Article Text


PWE-066 Magnetic resonance enterography for the assessment of Crohn's disease: changing imaging paradigms?
  1. K A Mcwhirter1,
  2. J Limdi1,
  3. R Filobbos2
  1. 1Department of Gastroenterology, Pennine Acute Hospitals, Manchester, UK
  2. 2Department of Radiology, Pennine Acute Hospitals, Manchester, UK


Introduction Recent advances in the immunopathogenesis and therapy of inflammatory bowel disease (IBD) coupled with bolder definitions of disease control have led to increasing reliance on imaging. Increased awareness of the potential downstream effects of ionising radiation has placed more emphasis on radiation-free imaging. We aimed to assess the role of magnetic resonance enterography (MRE) in assessing Crohn's disease.

Methods We conducted a retrospective review of 141 consecutive MRE studies performed between June 2009 and November 2010. Clinical data were obtained from electronic patient record review. Inflammatory markers, radiological investigations and ileocolonoscopy when performed within 90 days of MR enterography were recorded. MRE reports were recorded using accepted activity criteria- small bowel dilatation, stenosis, wall thickening, enhancement, mucosal irregularity, mesenteric inflammation, hypervascularity, lymph node enlargement, abscesses, fistulation and extraintestinal features.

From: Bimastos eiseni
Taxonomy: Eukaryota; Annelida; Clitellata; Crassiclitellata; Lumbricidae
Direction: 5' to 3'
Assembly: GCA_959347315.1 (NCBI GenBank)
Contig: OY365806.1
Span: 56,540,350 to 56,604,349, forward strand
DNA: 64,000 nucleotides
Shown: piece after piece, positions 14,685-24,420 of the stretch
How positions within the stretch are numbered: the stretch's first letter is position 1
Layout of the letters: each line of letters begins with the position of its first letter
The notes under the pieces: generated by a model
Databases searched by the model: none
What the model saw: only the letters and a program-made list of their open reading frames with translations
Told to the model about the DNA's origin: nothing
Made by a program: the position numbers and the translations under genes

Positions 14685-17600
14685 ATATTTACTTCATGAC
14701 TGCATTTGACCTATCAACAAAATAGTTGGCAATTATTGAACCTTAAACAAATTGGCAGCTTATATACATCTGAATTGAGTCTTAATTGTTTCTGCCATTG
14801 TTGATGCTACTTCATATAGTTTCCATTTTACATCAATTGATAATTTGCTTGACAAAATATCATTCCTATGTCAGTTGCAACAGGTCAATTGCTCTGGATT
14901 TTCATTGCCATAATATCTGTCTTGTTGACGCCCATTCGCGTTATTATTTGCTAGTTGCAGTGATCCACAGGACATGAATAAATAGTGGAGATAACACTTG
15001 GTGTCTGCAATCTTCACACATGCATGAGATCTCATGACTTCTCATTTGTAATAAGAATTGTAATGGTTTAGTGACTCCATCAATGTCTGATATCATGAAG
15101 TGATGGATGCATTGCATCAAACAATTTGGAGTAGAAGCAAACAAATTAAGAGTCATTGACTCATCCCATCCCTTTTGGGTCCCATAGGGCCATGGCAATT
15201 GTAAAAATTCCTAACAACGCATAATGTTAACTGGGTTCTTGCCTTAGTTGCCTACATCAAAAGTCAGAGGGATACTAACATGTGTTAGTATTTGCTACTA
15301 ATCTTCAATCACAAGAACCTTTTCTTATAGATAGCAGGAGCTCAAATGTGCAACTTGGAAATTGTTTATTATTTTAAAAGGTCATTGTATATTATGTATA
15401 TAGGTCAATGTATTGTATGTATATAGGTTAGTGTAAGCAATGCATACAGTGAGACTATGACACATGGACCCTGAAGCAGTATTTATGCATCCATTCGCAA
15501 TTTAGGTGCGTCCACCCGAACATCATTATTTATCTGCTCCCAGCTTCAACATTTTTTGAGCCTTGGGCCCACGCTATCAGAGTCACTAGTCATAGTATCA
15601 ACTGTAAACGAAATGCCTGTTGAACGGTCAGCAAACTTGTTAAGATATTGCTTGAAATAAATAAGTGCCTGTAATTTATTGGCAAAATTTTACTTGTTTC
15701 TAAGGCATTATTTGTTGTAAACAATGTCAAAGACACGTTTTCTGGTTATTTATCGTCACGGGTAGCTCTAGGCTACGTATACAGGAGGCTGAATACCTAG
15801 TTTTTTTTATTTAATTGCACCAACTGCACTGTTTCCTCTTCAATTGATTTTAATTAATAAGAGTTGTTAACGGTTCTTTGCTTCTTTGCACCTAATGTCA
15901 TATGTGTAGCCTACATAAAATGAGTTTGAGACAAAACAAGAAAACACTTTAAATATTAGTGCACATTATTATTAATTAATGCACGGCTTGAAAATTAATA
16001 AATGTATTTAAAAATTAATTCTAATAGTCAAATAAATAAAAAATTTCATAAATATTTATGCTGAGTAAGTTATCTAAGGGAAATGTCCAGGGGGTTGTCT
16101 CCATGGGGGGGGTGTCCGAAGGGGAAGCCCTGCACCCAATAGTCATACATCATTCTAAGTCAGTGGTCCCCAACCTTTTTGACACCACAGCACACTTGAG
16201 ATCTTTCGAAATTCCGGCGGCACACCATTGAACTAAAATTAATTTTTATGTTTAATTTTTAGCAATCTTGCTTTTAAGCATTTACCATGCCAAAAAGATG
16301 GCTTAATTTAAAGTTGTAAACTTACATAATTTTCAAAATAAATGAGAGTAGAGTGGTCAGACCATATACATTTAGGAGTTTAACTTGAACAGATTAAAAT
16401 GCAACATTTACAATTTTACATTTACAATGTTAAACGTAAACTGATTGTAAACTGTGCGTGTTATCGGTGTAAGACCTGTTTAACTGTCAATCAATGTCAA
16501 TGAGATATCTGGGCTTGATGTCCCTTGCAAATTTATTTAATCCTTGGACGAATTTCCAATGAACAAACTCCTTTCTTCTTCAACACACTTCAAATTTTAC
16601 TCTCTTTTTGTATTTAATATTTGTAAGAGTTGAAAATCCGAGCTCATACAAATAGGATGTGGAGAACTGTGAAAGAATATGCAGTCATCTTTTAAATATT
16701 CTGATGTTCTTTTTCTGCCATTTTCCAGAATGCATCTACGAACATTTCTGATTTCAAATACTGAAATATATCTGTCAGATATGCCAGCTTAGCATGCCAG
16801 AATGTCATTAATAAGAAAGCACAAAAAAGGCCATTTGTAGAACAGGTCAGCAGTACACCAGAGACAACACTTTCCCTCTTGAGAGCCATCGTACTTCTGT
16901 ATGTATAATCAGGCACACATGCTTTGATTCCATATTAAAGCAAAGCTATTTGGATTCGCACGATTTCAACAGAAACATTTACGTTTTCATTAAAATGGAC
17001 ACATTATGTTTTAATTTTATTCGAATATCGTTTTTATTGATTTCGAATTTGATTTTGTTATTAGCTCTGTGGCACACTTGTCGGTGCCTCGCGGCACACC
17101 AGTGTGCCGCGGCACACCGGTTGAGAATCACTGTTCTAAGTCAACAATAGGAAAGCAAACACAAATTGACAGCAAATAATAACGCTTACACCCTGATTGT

Results Of 67 patients with IBD, 60 had Crohn's disease and 59 examinations were complete. Thirty- nine of 67 patients were female, mean age 34 (range 16–68) and median disease duration of 5 years (range 0–39). Abnormalities were noted in 47 MRE scans; 34 had active non-stricturing, 12 active stricturing and one fibrostenotic disease. Within the active groups, there were four fistulae and three abscesses in four patients. Ileo-colonoscopy was performed in 14 of these patients with 12/14 showing active colitis and raised CRP in 11/16 within 90 days of MRE. Treatment was increased in 47% of the active non-stricturing group, 3/16 to azathioprine, 8/16 to infliximab, 4/16 to surgery with no change to treatment in the remaining 53%, of whom 4/8 had normal ileo-colonoscopy and 13/16 normal CRP. In 83% of active stricturing patient treatment was increased, one to azathioprine, six to biologics, three to surgery. Four of 12 patients in this group had an elevated CRP and 4/7 had active colitis at ileo-colonoscopy. Of 12 normal MRE, treatment was not increased in 92%. Of these, CRP was normal in 10/11 and ileo-colonoscopy normal in 4/7. Treatment was increased in one to biologics, with an elevated CRP and moderately severe colitis at colonoscopy. The fibrostenotic subject had normal CRP and mild colitis at colonoscopy, and proceeded to surgery. All the abscess/fistula subjects had raised inflammatory markers. Two were referred for surgery, one started biologics and one treated with antibiotics.

Conclusion The small bowel remains difficult to assess endoscopically. MRE adds to the assessment of patients with Crohn's disease, in addition to endoscopy and biological markers identifying patients with active disease where treatment escalation may result in meaningful benefit.

Competing interests None declared.

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